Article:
By Rocks Off
By Chris Lane
By Angelica Leicht
By Corey Deiterman
By Angelica Leicht
By Corey Deiterman
By Corey Deiterman
Confidence is a big part of the rock and roll game. If you're a young band and you don't have it, don't present it and don't believe in it, then you might as well pack it up, because there are dozens of hungrier groups out there. That's why it's so refreshing to hear that the guys in the Colour Clear aren't afraid to raise their hands because they're sure; they know exactlywhere their place is in the music industry.
Actually, the Houston hard/industrial rockers have about as much in common with the New Jack Swinging "I Wanna Sex You Up" boys as they do with Phil Collins, another artist whose work would reside nearby in the bins at your local mega-record store.
Not that you'd be able to find First Anthems I Learned, the band's debut CD, at a place like that anyway. The EP features six songs covering the familiar nü-metal territory of anxiety, pain, phobia, pettiness and feelings of distance. In other words, it's just the right soundtrack for a fist-pumping Generation Y tribal gathering.
"The constant comparison in trying to record the CD was keeping it on the level of our live shows; we have a very energetic live show," says guitarist Tyler Barber, the group's most direct, serious member, sitting in a cramped, cluttered back office at Fitzgerald's with the rest of his bandmates. "We had to capture the feeling of playing live while meeting the desire for perfection you need in a CD. But I didn't want it to sound like it was played entirely by a machine."
The record -- three quarters of which was laid down with producer/musician Doyle Odom at his Electric Tide home studio -- was also the band's first experience inside a recording facility, save for a short trip some members took back in high school. "We thought it was a big waste of time," Zevallos says of their old attitude. "It took the guy, like, three hours to turn on one microphone."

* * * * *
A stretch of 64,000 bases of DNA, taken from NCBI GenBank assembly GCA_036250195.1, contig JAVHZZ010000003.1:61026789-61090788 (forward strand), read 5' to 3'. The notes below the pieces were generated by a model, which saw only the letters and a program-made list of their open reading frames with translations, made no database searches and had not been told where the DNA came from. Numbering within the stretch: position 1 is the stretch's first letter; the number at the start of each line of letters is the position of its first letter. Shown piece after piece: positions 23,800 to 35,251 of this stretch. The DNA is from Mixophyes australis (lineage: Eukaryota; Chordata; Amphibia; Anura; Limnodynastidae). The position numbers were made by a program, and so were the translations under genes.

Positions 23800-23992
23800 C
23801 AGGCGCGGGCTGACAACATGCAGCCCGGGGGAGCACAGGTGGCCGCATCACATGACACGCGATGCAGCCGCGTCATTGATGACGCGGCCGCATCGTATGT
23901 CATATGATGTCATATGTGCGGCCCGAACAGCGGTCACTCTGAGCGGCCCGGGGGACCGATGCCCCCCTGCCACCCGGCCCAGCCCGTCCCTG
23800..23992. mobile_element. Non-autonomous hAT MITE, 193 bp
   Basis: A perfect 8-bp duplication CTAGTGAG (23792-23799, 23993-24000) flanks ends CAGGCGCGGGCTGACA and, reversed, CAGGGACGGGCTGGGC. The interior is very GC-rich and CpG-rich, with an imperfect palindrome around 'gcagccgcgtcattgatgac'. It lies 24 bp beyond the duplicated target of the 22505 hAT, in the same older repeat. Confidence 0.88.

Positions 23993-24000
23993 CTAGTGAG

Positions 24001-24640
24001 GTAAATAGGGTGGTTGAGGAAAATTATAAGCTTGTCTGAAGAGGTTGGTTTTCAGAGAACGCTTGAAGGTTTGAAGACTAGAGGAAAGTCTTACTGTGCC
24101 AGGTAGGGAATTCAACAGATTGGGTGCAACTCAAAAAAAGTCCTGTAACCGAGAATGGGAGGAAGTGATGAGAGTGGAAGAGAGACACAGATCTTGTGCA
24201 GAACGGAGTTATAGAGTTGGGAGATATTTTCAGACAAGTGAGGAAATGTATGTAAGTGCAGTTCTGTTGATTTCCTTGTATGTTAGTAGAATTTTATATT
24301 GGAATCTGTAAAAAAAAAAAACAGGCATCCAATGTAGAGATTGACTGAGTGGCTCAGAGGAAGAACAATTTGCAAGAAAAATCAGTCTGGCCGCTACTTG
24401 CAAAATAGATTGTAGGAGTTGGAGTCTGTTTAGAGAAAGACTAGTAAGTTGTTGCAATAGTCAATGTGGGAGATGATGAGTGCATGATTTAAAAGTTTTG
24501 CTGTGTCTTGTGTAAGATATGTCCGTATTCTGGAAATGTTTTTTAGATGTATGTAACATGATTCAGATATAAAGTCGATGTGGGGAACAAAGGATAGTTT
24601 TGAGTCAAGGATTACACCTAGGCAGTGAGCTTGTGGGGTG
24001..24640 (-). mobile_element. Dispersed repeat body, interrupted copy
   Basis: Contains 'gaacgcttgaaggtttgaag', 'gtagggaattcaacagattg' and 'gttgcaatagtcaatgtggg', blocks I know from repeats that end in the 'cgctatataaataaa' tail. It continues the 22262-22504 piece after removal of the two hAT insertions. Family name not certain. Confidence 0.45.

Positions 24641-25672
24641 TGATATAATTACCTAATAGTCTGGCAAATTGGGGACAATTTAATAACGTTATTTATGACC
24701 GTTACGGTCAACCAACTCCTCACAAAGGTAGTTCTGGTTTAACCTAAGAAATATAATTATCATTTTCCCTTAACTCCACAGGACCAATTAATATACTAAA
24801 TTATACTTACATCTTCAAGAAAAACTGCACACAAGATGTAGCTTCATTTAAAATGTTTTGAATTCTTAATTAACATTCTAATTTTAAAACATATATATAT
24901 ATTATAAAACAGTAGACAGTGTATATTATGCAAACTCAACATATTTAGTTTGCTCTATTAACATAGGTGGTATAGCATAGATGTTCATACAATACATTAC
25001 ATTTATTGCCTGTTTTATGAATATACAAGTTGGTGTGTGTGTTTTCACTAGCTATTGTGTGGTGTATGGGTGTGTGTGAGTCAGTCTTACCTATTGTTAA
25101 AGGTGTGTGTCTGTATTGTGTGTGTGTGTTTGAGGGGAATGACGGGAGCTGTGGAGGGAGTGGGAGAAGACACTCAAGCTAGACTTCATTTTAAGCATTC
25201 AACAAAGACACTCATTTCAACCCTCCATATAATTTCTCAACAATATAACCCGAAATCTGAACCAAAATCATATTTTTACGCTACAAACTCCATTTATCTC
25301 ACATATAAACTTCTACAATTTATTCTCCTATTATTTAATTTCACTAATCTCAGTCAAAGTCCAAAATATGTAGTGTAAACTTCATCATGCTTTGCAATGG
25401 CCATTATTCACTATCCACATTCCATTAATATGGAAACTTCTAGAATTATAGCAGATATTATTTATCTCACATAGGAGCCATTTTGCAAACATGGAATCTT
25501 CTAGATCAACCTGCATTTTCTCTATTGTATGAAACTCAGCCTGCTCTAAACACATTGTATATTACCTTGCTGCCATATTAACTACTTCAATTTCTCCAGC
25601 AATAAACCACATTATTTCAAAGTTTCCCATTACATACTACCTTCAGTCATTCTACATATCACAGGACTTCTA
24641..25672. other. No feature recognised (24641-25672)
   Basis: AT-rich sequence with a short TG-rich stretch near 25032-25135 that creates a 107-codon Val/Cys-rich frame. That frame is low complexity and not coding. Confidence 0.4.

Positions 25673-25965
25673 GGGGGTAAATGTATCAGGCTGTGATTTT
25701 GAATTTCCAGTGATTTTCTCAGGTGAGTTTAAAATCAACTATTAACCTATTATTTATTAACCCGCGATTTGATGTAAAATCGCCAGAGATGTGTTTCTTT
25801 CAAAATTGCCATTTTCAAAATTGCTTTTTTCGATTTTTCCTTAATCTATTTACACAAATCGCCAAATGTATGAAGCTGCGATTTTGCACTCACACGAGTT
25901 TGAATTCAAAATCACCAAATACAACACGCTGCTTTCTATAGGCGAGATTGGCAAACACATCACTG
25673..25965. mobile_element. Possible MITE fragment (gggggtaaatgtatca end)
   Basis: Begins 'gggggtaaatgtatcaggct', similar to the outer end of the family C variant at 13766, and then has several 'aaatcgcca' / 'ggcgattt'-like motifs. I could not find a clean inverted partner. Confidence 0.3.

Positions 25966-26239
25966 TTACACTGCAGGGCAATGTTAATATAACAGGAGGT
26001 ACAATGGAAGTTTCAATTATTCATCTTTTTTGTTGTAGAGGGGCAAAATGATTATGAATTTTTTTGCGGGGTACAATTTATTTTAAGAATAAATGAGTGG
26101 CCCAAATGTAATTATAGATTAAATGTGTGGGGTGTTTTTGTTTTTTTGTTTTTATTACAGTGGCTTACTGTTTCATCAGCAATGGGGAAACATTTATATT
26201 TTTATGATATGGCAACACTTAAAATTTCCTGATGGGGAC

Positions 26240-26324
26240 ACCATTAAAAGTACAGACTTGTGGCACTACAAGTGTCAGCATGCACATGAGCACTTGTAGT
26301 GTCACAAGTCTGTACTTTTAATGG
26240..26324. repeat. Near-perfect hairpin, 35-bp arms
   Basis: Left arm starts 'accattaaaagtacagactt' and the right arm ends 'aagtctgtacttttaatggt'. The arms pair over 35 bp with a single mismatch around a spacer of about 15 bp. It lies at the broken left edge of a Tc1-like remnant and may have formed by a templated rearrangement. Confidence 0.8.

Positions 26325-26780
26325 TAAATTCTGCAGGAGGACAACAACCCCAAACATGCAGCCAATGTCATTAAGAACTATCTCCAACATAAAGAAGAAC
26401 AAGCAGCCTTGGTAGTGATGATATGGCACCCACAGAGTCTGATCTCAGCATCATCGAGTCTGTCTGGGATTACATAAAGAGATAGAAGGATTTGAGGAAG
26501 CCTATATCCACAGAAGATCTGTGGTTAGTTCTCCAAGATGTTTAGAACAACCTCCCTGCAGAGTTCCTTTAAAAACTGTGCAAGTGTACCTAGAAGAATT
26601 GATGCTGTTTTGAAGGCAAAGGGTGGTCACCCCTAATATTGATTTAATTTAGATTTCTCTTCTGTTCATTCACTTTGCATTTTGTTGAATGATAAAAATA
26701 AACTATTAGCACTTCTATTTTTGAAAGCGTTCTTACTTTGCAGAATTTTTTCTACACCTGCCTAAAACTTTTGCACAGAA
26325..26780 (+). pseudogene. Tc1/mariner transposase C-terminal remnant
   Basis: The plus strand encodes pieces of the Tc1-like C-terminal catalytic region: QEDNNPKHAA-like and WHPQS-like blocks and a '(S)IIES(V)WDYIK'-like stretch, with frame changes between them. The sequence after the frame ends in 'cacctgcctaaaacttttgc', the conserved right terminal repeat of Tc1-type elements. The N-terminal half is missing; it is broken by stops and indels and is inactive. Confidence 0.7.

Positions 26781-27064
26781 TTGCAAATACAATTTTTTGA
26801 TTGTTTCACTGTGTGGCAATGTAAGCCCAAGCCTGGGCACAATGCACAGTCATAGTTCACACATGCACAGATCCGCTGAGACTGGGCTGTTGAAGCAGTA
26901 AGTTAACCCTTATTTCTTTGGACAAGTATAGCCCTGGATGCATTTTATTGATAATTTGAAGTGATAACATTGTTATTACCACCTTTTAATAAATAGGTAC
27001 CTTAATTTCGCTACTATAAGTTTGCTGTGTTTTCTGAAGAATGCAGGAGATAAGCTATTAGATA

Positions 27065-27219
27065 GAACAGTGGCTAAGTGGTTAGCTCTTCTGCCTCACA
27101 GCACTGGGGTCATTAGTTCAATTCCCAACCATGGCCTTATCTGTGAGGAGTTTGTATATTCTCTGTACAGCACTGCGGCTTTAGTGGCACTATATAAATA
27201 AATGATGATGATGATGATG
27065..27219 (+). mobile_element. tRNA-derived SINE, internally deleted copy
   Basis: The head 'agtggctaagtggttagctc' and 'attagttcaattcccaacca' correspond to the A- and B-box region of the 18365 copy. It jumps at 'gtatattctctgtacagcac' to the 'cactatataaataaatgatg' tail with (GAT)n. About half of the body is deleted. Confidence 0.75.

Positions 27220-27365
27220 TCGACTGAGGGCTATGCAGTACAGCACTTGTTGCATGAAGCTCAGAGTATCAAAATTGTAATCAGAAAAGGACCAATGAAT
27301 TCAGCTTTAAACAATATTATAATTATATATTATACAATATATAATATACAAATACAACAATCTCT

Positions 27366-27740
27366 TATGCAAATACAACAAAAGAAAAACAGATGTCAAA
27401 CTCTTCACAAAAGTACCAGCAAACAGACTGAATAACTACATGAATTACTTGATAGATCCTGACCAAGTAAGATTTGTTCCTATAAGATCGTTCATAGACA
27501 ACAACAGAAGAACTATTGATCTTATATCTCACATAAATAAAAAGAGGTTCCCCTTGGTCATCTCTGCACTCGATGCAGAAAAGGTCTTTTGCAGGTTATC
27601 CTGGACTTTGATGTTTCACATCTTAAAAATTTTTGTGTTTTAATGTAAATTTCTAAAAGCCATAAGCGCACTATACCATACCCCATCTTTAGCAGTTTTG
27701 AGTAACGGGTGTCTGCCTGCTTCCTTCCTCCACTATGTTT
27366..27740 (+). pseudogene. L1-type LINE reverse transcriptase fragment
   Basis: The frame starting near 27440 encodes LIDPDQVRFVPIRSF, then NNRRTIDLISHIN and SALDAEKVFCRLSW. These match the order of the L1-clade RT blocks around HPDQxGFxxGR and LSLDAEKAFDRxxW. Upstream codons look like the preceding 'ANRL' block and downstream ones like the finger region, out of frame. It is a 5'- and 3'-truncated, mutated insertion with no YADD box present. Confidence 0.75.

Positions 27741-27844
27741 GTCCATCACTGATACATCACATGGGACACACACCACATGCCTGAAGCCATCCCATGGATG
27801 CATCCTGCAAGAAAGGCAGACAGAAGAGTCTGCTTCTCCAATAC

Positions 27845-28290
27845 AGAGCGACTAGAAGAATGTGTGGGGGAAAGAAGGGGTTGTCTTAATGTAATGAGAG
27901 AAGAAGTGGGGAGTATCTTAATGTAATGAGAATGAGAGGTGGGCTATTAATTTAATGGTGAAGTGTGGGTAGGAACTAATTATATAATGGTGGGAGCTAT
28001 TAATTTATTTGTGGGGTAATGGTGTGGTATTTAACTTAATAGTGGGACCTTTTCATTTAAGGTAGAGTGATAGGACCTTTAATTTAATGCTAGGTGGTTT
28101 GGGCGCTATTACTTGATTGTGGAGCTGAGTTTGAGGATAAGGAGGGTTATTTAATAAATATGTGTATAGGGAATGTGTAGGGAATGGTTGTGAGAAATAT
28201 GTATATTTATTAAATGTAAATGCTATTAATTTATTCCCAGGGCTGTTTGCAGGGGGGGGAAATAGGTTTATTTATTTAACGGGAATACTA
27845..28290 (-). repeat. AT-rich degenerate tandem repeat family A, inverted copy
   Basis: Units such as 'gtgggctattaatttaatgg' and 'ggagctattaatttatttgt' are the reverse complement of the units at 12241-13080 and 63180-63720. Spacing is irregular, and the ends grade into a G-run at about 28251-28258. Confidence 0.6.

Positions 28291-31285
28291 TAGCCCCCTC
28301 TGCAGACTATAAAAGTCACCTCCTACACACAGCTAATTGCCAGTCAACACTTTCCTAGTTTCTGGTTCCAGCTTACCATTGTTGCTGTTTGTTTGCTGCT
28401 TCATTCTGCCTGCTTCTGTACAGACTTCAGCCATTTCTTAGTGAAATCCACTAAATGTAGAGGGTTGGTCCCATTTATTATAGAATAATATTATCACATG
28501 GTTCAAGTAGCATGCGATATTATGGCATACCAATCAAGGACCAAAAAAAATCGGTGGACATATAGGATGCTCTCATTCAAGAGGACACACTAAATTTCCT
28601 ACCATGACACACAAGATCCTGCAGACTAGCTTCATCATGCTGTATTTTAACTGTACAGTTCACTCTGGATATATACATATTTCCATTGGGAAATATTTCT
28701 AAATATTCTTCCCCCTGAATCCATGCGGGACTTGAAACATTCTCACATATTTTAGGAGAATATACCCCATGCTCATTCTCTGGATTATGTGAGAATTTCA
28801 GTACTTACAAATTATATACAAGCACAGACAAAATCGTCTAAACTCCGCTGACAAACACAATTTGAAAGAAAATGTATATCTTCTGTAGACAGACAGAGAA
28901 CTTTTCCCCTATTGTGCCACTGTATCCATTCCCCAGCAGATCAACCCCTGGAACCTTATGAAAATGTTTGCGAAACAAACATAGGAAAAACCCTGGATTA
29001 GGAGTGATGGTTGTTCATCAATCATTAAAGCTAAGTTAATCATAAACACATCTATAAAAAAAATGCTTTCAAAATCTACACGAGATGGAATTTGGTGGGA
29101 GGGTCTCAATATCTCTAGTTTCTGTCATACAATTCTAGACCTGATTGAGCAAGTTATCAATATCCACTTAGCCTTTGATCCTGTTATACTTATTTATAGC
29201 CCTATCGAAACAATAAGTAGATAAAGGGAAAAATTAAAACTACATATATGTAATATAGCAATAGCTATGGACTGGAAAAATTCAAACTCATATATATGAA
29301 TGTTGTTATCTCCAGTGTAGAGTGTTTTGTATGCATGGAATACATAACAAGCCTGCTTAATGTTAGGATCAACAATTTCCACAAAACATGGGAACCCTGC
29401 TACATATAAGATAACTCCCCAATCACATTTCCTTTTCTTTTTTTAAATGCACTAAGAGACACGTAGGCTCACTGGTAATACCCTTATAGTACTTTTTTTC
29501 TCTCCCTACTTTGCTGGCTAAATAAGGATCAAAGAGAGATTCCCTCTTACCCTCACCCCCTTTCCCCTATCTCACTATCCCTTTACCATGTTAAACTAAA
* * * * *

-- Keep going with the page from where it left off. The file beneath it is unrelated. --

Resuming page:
"They're monozygotes -- that means they came from the same egg," the professorial Barber offers, before the quintet considers "Monozygote" as a potential new band name. (That moniker that would put them behind Eddie Money and the Monkees in the record store rack -- again, not a fit.)
The band's origins began in 1996 when the Zevallos brothers and Peñafiel met at Alief's Elsik High School, brought together by a shared interest in the music of Ministry and Front 242. "We began messing around a lot; it wasn't organized," Peñafiel remembers. "I couldn't play an instrument, so they gave me the mike."
Their trio's hard sound would seem to be an accident, considering that Peñafiel also names Jeff Buckley and the Sundays as influences, while the twins cite early Beatles, Marvin Gaye and their father and uncle, both of whom are Peruvian folk multi-instrumentalists. "I wanted to pick up the guitar and play like them," Danny offers. An older brother also turned them on to the sounds of New Order and Joy Division.
The informal band, then called Fail, started playing prime Saturday-night spots at places like Fitzgerald's and the Abyss. Barber (ex-Just Add Dirt) and Wheeler (ex-Fat Chance, Foul) came on board in 1999. Barber brought Faith No More and Björk influences into the mix, while Wheeler was all punk and hip-hop, which reflects in his explosive, kid-on-Ritalin personality even today.